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CHAPTER 2 Unix Structure

2.1 The Operating System

Unix is a layered operating system. The innermost layer is the hardware that provides the services for the OS. The operating system, referred to in Unix as the kernel, interacts directly with the hardware and provides the services to the user programs. These user programs don't need to know anything about the hardware. They just need to know how to interact with the kernel and it's up to the kernel to provide the desired service. One of the big appeals of Unix to programmers has been that most well written user programs are independent of the underlying hardware, making them readily portable to new systems.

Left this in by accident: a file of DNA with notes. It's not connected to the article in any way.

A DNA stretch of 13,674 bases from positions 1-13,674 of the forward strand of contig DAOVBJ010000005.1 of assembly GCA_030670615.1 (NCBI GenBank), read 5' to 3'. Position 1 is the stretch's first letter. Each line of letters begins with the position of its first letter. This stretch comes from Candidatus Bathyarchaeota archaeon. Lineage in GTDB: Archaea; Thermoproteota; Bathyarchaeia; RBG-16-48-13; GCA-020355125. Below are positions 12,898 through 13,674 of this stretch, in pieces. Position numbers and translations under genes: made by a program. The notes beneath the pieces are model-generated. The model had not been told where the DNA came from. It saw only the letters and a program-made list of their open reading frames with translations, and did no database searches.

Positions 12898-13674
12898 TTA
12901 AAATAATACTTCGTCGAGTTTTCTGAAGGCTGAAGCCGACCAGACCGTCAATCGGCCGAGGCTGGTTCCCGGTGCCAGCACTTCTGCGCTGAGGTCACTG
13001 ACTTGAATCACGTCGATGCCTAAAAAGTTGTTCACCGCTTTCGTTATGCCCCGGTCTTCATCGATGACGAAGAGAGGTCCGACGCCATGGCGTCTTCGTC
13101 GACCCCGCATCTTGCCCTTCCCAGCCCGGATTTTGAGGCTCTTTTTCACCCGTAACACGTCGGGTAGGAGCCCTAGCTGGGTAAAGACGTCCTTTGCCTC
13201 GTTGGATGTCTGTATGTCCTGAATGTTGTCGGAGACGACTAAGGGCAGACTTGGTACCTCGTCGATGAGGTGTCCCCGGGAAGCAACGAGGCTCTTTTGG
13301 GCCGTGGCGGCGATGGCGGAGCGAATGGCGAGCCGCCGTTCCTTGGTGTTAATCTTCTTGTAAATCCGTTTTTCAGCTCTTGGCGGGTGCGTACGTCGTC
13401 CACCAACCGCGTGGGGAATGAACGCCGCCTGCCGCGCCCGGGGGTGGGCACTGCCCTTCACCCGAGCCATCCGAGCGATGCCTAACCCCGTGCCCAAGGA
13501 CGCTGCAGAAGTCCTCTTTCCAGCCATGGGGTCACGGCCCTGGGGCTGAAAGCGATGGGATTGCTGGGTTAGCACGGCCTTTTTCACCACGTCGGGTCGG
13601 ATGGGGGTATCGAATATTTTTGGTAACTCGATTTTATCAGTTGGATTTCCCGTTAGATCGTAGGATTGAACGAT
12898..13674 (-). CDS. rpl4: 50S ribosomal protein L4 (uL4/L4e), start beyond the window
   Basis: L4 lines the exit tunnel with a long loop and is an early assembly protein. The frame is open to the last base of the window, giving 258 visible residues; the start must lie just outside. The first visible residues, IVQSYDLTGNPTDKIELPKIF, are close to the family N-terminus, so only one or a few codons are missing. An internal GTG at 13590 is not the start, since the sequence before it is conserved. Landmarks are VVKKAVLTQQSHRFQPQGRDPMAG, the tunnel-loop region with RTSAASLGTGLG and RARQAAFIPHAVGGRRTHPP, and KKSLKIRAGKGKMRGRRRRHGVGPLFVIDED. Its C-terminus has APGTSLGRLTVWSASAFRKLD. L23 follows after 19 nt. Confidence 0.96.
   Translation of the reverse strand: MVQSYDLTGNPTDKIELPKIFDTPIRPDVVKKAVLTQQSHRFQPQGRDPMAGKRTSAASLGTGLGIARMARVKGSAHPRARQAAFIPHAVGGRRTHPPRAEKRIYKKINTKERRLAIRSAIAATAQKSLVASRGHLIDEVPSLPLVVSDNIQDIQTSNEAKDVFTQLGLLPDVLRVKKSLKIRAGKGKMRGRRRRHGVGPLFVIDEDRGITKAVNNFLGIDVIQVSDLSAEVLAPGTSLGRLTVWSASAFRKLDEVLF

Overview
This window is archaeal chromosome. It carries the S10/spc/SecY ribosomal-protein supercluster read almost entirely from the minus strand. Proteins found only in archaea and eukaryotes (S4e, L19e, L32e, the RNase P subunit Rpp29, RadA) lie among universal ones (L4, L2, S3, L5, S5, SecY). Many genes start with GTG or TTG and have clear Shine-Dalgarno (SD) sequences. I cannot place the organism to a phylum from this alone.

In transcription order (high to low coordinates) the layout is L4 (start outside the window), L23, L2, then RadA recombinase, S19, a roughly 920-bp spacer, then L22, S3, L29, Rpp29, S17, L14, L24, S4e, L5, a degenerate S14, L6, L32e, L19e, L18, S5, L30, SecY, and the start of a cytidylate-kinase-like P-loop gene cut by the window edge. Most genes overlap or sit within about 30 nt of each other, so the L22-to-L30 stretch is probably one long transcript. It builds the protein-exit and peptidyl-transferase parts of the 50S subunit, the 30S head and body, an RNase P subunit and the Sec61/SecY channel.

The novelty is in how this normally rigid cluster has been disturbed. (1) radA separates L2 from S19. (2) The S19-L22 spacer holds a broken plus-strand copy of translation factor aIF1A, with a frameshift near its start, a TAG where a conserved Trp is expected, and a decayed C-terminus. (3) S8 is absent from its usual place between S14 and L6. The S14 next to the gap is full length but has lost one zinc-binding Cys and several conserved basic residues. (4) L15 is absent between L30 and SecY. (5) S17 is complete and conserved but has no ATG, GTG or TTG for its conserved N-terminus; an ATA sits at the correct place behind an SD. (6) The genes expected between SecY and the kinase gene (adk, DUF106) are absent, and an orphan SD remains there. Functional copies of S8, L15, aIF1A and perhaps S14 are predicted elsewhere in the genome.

User programs interact with the kernel through a set of standard system calls. These system calls request services to be provided by the kernel. Such services would include accessing a file: open close, read, write, link, or execute a file; starting or updating accounting records; changing ownership of a file or directory; changing to a new directory; creating, suspending, or killing a process; enabling access to hardware devices; and setting limits on system resources.

Unix is a multi-user, multi-tasking operating system. You can have many users logged into a system simultaneously, each running many programs. It's the kernel's job to keep each process and user separate and to regulate access to system hardware, including cpu, memory, disk and other I/O devices.

FIGURE 2.1 Unix System Structure

Introduction to Unix - 14 AUG 1996
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